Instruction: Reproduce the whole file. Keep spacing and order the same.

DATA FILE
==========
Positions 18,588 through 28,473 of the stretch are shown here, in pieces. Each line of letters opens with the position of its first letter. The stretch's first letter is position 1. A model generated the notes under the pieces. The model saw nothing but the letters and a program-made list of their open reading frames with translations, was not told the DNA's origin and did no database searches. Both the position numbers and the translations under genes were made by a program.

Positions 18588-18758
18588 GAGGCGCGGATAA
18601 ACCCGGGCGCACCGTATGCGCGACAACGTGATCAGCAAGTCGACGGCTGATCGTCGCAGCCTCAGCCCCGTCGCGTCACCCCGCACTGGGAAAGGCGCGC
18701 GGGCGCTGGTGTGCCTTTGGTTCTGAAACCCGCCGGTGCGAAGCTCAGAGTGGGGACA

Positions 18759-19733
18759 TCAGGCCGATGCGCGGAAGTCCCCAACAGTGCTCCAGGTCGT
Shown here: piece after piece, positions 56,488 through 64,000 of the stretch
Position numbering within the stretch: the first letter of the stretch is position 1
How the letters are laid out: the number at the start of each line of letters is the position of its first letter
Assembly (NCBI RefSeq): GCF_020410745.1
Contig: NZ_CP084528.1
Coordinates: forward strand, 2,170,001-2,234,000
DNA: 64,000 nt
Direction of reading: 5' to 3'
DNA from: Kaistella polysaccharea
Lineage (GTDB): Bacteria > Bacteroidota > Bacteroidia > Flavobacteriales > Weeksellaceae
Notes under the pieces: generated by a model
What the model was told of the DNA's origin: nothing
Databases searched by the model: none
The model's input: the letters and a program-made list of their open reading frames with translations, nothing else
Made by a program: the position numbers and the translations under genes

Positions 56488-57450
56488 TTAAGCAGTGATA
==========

Positions 18,588 through 28,473 of the stretch are shown here, in pieces. Each line of letters opens with the position of its first letter. The stretch's first letter is position 1. A model generated the notes under the pieces. The model saw nothing but the letters and a program-made list of their open reading frames with translations, was not told the DNA's origin and did no database searches. Both the position numbers and the translations under genes were made by a program.

Positions 18588-18758
18588 GAGGCGCGGATAA
18601 ACCCGGGCGCACCGTATGCGCGACAACGTGATCAGCAAGTCGACGGCTGATCGTCGCAGCCTCAGCCCCGTCGCGTCACCCCGCACTGGGAAAGGCGCGC
18701 GGGCGCTGGTGTGCCTTTGGTTCTGAAACCCGCCGGTGCGAAGCTCAGAGTGGGGACA

Positions 18759-19733
18759 TCAGGCCGATGCGCGGAAGTCCCCAACAGTGCTCCAGGTCGT
Shown here: piece after piece, positions 56,488 through 64,000 of the stretch
Position numbering within the stretch: the first letter of the stretch is position 1
How the letters are laid out: the number at the start of each line of letters is the position of its first letter
Assembly (NCBI RefSeq): GCF_020410745.1
Contig: NZ_CP084528.1
Coordinates: forward strand, 2,170,001-2,234,000
DNA: 64,000 nt
Direction of reading: 5' to 3'
DNA from: Kaistella polysaccharea
Lineage (GTDB): Bacteria > Bacteroidota > Bacteroidia > Flavobacteriales > Weeksellaceae
Notes under the pieces: generated by a model
What the model was told of the DNA's origin: nothing
Databases searched by the model: none
The model's input: the letters and a program-made list of their open reading frames with translations, nothing else
Made by a program: the position numbers and the translations under genes

Positions 56488-57450
56488 TTAAGCAGTGATA